By Hannah Moore
These days when it comes to gut health it’s pretty much common knowledge that probiotics are important, that refined sugar is not good and feeds bad bugs, apple cider vinegar taken before meals and or in the morning aids digestion. And anyone with IBS or digestive problems will tell you that certain foods upset their stomach, so to many it’s pretty obvious that foods we eat directly affect our digestive system. However, the one thing that we don’t hear much about is how emotions affect digestive health and in my professional opinion emotional health is the most important factor as it sets the foundation of gut health and it’s almost always over looked by Drs and natural health therapists alike!
The gut and brain are directly linked. We have many sayings like “it makes me feel nervous to my stomach”, or “I’ve got butterflies” these directly describe this connection. Our emotions directly affect our gut function. Here’s why:
We have two main types of nervous system in our bodies, the central nervous system (CNS), comprised primarily of the brain and spinal cord, and the peripheral nervous system (PNS), which controls pretty much everything else. The gut is part of the PNS and is controlled by the enteric nervous system also known as the ‘second brain’. The enteric nervous system controls gut function and it arises from the same tissues as the central nervous system during fetal development. It links directly into the central brain and uses many of the same chemical messengers as the central nervous system.
So when your mood changes, so does the mood of your digestive system. When you get a fright, or are stressed your digestive system literally shuts down and you can’t digest your food properly and are more likely to experience reflux, gas and bloating. When you feel anxious, so does your tummy and you won’t feel like eating. When you feel relaxed and happy your digestive system also relaxes and you can digest your food properly and will feel hungry.
People who have suffered from large traumas as a child or earlier on in life such as abuse, loss of a parent, a tricky divorce or ongoing disharmony in the family often suffer from gut disorders in adult life. This is because children don’t understand the emotions they feel, they don’t know how to release them, instead the emotions get suppressed and become trapped within the body. The traumatic situations described above make a child feel unsafe and scared. This sort of fear when not addressed can become an emotional framework for a child which is carried right through a person’s life.
A person who’s experienced trauma especially repeated or multiple traumas will suffer more from what I’ve described above than someone who experienced less. They will be set on a constant level of alert, always looking for danger. This means their body is never fully able to relax. From a physical health perspective, this explains why people who have suffered large traumas in their life often experience gut problems and other ongoing health conditions that never seem to fully heal or they just seem to go form one niggle to the next in a circular fashion. It’s because they carry this underlying level of fear within them wherever they go. When these traumas are healed and released from the body the brain can finally understand that they are now safe, they body will relax and health will return.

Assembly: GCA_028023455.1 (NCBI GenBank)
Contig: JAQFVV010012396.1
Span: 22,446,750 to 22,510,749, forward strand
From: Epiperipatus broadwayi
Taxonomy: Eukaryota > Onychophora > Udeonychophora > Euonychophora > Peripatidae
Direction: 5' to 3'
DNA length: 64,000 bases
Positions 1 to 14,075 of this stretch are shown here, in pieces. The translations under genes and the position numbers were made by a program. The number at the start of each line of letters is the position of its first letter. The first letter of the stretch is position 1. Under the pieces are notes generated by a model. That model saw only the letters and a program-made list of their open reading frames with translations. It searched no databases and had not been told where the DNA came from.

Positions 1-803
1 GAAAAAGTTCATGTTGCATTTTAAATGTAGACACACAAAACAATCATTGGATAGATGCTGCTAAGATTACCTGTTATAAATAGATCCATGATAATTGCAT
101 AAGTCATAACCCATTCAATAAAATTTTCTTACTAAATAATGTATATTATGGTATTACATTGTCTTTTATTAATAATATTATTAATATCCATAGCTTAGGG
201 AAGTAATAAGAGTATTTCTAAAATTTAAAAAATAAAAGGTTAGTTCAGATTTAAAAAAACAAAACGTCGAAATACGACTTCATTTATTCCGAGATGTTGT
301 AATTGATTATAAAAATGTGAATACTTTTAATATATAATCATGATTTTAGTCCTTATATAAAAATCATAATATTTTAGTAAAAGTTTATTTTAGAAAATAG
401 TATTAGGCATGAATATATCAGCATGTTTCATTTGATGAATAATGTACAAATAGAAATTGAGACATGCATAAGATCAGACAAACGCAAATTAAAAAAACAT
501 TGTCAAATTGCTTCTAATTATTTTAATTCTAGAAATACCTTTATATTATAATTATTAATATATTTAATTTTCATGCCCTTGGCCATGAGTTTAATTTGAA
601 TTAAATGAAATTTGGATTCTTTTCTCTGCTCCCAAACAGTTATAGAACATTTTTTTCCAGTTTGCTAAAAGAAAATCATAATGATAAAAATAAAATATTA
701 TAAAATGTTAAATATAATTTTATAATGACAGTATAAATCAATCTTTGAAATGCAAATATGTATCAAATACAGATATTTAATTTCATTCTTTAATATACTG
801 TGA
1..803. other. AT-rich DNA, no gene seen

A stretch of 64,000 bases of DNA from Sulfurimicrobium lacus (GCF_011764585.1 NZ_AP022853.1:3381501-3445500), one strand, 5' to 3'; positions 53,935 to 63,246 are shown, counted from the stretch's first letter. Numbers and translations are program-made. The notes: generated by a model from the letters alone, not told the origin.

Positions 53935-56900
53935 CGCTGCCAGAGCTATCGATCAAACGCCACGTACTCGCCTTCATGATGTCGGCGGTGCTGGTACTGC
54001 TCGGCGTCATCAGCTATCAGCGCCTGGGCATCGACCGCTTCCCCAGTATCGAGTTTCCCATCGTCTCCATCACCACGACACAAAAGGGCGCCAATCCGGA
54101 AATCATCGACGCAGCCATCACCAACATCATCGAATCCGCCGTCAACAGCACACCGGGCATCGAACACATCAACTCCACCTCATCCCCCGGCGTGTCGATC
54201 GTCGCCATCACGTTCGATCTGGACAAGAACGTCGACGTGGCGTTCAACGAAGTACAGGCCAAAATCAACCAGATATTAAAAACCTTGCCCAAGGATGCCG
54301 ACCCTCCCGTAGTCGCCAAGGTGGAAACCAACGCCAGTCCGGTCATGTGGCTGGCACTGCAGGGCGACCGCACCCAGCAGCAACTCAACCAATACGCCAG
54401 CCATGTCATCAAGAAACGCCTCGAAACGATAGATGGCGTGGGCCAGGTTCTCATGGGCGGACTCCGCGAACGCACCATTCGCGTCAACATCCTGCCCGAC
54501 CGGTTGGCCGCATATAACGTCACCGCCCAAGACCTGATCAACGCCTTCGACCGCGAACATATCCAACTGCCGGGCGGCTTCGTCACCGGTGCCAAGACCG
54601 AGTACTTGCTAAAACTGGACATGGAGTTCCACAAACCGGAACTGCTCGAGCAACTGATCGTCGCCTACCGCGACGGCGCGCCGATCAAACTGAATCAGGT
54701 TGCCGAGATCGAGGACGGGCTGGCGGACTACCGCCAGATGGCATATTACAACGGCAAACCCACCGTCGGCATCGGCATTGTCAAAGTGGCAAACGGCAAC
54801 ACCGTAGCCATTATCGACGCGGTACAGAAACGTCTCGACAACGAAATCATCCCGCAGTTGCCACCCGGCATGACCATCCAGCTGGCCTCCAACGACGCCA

A great tip for the parents out there is whenever your child gets a sore tummy, is to assume they have been feeling stressed about something. 90% of the time when asked or when the parents think about it they can relate it to a change in routine, or a stressful situation. Children are very sensitive and sometimes won’t be able to tell you what’s upsetting them as they often don’t understand the emotions they are feeling, but as a parent just knowing that emotional distress often presents as tummy aches will help. You can talk to them about what’s been going on helping them to identify what they are stressed about and then assist them in finding a solution to their distress.
Eating disorders whether it’s over eating or undereating are also linked in to emotional health and often people with these sorts of disorders will find they eat or binge when they are stressed. People who suffer from over eating tend to eat to distract themselves from the emotions they are feeling and people who under eat use the lack of food to feel like they have some control over their emotions and therefore their situation.
Learning to deal with emotions properly is not something we are taught and majority of us do not know what to do with emotions when we feel them, let alone how to release emotions from our body. The most common thing to do is to suppress the emotion by distracting ourselves from feeling them. Problem is this doesn’t release the emotion and the emotion literally gets trapped in our body, and it will stay in the body and after years and years of doing this these trapped emotions start to manifest into physical dis-ease.
Trapped or unexpressed emotions create disharmony in the gut and after years of emotional distress the digestive system becomes weakened. When you combine this with junk foods, chemicals, alcohol, recreational chemical drugs and prescriptions drugs such as neurophen or ibuprofen (proven to be very damaging to gut lining) it’s no surprise that so many people suffer from gut related disorders.
The keys to healing the gut from my perspective is to remove the causes of gut distress; trapped emotions, poor diet, over use of alcohol, recreational and pharmaceutical drugs, and to provide the body with nutrients and herbs that heal the gut and nervous system. I believe healing the emotions is the underlying key to good health particularly gut function so I teach people how to release old emotion form their bodies and deal with emotion in a way that encourages good health and happiness into their future.